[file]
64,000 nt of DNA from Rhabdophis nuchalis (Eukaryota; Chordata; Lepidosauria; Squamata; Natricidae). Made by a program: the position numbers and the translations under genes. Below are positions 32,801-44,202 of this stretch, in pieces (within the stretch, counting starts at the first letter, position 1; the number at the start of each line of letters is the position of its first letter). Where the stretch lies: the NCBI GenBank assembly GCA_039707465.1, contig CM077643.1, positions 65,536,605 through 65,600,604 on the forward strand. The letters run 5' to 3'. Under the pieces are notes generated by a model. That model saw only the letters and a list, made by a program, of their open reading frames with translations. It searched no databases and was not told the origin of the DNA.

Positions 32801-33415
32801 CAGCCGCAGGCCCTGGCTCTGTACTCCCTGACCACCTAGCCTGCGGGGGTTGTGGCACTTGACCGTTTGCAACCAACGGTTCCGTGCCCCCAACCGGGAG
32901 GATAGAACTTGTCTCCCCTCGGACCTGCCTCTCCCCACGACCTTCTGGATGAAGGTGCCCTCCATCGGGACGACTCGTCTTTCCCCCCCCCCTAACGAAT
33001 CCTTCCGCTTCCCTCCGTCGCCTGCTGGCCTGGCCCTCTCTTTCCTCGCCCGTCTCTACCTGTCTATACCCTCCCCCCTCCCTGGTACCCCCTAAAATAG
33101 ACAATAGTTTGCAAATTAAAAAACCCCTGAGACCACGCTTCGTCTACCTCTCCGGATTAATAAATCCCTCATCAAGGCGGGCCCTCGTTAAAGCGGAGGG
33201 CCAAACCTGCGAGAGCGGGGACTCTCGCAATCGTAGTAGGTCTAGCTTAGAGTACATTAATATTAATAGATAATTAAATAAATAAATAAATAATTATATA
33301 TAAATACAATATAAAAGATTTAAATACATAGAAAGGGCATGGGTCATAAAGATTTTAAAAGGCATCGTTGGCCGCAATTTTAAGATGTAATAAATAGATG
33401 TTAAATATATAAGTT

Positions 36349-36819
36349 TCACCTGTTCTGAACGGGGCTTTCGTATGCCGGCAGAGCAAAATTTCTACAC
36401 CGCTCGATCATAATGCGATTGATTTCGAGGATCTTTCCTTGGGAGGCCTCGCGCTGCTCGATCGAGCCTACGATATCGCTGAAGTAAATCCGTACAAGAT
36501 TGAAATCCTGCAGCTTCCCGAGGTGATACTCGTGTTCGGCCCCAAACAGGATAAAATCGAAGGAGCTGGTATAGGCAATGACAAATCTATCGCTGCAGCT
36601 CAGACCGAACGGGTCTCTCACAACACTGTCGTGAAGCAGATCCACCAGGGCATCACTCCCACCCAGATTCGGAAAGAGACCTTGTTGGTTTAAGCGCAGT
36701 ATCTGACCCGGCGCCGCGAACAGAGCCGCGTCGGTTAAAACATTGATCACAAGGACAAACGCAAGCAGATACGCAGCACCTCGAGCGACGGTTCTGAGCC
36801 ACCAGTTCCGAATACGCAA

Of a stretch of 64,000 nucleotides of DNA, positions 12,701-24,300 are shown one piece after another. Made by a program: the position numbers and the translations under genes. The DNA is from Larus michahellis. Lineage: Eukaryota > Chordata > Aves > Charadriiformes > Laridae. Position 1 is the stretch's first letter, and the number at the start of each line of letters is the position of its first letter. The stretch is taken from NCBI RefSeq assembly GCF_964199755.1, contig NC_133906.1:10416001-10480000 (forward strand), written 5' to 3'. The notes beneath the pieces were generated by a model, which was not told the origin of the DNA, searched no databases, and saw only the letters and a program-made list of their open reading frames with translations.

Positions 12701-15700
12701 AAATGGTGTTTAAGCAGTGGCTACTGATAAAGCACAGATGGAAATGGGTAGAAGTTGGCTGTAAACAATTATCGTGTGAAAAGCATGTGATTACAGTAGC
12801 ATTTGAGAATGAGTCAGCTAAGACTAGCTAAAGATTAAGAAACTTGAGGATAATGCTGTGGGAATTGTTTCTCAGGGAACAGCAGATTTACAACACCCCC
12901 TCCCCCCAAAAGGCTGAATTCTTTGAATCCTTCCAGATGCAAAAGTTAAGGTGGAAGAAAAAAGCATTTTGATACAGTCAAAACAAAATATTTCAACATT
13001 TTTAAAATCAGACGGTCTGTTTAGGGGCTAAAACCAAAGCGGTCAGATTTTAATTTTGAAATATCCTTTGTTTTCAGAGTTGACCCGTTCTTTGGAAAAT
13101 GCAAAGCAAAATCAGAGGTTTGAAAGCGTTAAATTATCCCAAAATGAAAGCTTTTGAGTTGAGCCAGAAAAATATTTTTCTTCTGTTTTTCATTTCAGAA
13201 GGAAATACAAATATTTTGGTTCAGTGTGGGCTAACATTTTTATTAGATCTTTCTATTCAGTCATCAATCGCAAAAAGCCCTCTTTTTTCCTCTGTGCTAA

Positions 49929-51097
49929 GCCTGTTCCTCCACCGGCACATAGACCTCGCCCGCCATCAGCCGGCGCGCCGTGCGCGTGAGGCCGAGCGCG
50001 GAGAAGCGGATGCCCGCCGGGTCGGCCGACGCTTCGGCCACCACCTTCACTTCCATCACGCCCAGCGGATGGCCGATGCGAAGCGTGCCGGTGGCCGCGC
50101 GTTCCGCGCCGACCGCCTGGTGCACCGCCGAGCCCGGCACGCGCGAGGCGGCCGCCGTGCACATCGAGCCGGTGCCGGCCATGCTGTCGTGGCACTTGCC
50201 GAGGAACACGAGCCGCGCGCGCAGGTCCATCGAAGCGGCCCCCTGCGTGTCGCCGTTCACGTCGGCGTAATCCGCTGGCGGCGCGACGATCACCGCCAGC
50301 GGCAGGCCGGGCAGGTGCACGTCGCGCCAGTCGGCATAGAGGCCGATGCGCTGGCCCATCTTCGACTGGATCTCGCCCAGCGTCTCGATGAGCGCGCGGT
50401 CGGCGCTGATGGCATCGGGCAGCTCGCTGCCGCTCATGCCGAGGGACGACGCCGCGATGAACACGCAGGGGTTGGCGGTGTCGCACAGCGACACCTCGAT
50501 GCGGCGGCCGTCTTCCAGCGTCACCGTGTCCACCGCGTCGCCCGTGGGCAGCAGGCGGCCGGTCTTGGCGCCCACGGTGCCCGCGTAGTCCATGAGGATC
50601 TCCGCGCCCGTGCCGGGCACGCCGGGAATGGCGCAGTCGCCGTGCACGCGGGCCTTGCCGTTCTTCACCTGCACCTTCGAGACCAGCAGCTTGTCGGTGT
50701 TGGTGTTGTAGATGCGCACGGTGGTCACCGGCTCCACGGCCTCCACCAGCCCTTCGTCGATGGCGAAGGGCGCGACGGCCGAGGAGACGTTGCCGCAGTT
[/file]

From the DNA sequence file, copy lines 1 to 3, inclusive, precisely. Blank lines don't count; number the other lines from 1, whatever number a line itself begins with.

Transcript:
64,000 nt of DNA from Rhabdophis nuchalis (Eukaryota; Chordata; Lepidosauria; Squamata; Natricidae). Made by a program: the position numbers and the translations under genes. Below are positions 32,801-44,202 of this stretch, in pieces (within the stretch, counting starts at the first letter, position 1; the number at the start of each line of letters is the position of its first letter). Where the stretch lies: the NCBI GenBank assembly GCA_039707465.1, contig CM077643.1, positions 65,536,605 through 65,600,604 on the forward strand. The letters run 5' to 3'. Under the pieces are notes generated by a model. That model saw only the letters and a list, made by a program, of their open reading frames with translations. It searched no databases and was not told the origin of the DNA.

Positions 32801-33415
32801 CAGCCGCAGGCCCTGGCTCTGTACTCCCTGACCACCTAGCCTGCGGGGGTTGTGGCACTTGACCGTTTGCAACCAACGGTTCCGTGCCCCCAACCGGGAG